Book Image

Professional Scala

By : Mads Hartmann, Ruslan Shevchenko
Book Image

Professional Scala

By: Mads Hartmann, Ruslan Shevchenko

Overview of this book

This book teaches you how to build and contribute to Scala programs, recognizing common patterns and techniques used with the language. You’ll learn how to write concise, functional code with Scala. After an introduction to core concepts, syntax, and writing example applications with scalac, you’ll learn about the Scala Collections API and how the language handles type safety via static types out-of-the-box. You’ll then learn about advanced functional programming patterns, and how you can write your own Domain Specific Languages (DSLs). By the end of the book, you’ll be equipped with the skills you need to successfully build smart, efficient applications in Scala that can be compiled to the JVM.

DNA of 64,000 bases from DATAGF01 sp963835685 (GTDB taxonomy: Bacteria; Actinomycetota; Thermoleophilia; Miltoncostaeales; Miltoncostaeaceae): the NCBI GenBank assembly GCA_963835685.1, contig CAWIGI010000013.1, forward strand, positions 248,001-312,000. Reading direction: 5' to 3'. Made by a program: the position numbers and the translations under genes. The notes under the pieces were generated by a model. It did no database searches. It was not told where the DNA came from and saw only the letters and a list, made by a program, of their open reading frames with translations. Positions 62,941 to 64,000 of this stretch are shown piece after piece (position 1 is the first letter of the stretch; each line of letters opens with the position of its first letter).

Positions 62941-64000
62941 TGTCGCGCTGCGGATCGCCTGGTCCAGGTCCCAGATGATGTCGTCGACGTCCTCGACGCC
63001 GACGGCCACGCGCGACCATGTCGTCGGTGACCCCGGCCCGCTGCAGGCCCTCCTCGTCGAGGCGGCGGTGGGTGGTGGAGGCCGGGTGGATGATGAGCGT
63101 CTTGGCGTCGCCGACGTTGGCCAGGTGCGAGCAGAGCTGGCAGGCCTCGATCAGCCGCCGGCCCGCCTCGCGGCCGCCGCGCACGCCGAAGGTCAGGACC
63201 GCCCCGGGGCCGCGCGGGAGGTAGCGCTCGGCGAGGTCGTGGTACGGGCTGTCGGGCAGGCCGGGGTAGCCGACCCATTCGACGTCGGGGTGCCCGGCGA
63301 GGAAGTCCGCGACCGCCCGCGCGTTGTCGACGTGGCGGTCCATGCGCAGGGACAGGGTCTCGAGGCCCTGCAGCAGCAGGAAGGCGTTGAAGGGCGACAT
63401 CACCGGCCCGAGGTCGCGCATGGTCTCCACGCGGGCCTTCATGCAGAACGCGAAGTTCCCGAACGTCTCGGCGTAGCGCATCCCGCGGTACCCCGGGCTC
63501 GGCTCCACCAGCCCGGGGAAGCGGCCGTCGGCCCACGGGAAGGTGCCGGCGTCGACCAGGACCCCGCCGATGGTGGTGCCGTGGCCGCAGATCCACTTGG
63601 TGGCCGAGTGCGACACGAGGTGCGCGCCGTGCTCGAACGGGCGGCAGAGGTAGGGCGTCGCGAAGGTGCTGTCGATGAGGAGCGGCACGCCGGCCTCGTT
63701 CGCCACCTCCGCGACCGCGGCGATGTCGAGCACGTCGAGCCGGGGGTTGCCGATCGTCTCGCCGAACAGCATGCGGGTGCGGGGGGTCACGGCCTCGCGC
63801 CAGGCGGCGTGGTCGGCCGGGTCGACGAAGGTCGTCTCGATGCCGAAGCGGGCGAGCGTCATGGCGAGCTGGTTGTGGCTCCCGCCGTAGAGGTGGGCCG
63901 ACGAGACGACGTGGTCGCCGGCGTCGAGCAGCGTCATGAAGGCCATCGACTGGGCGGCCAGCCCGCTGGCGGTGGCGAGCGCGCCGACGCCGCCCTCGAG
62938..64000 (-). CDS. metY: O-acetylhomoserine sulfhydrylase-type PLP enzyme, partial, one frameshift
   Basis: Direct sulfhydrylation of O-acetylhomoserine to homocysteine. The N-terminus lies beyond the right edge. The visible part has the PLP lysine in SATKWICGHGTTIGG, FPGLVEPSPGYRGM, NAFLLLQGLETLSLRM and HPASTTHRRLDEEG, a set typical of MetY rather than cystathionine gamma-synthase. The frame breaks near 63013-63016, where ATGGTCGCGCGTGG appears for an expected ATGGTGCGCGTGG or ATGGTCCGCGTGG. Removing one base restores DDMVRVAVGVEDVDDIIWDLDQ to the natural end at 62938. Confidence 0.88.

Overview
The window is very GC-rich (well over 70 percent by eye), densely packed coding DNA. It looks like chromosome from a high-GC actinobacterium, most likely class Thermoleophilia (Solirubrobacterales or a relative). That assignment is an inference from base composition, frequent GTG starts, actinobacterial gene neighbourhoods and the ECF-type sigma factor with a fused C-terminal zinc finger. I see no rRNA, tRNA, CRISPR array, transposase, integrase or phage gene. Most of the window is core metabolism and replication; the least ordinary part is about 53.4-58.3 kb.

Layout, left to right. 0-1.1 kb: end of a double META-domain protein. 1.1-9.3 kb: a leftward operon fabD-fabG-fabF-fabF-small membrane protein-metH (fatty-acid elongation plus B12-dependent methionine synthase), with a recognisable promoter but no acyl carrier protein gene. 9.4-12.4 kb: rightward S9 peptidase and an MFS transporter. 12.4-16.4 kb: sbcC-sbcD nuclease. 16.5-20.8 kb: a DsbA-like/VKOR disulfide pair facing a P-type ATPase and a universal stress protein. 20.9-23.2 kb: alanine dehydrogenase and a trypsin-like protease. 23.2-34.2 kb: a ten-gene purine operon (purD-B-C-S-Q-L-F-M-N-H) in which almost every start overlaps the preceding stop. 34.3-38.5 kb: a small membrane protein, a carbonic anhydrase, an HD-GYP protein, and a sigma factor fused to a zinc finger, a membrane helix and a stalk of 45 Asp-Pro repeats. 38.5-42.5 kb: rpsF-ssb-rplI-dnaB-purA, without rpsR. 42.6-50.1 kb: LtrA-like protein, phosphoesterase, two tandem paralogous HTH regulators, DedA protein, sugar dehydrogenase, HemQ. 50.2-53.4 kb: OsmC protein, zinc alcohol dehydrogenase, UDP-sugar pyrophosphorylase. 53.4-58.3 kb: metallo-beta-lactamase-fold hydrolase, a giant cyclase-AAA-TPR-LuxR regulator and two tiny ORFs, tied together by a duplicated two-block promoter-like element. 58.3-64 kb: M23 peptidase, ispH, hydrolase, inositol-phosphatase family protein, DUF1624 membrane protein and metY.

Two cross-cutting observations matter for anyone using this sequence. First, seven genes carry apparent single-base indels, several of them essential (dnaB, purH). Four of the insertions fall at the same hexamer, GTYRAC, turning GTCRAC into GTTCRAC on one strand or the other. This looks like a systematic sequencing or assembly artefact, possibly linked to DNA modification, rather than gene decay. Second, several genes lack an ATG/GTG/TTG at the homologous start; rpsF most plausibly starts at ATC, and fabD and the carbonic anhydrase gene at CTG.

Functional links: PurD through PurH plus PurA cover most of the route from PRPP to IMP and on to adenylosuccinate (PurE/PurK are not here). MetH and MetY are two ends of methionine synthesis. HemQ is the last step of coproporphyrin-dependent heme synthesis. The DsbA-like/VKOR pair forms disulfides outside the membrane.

Table of Contents (12 chapters)


In this section, we will introduce the fundamentals of functional programming, such as function values and high-order functions.

Function Values

What is a function? We are familiar with methods, which must be defined in a scope (class or objects):

  def f1(x:Int, y:Int): Int =  x + y

In Scala, we can also define a function value:

   val f2: (Int,Int) => Int = (x,y) => (x+y).

Here, we define the function value, with a type of (Int,Int) => Int. Of course, as with all type declarations, the type can be omitted if it can be deduced from the context. So, an alternative syntax for this can be:

   val f2 = (x:Int,y:Int) => (x+y).

Both f1(1,2) and f2(1,2) will force evaluation. The difference between f1 and f2 is that the second is a value, which can be stored in a variable or passed to another function.

Functions which accept other functions as parameters are named high-order functions, for example:

def twice(f: Int => Int): Int => Int = x => f(f(x))

This function...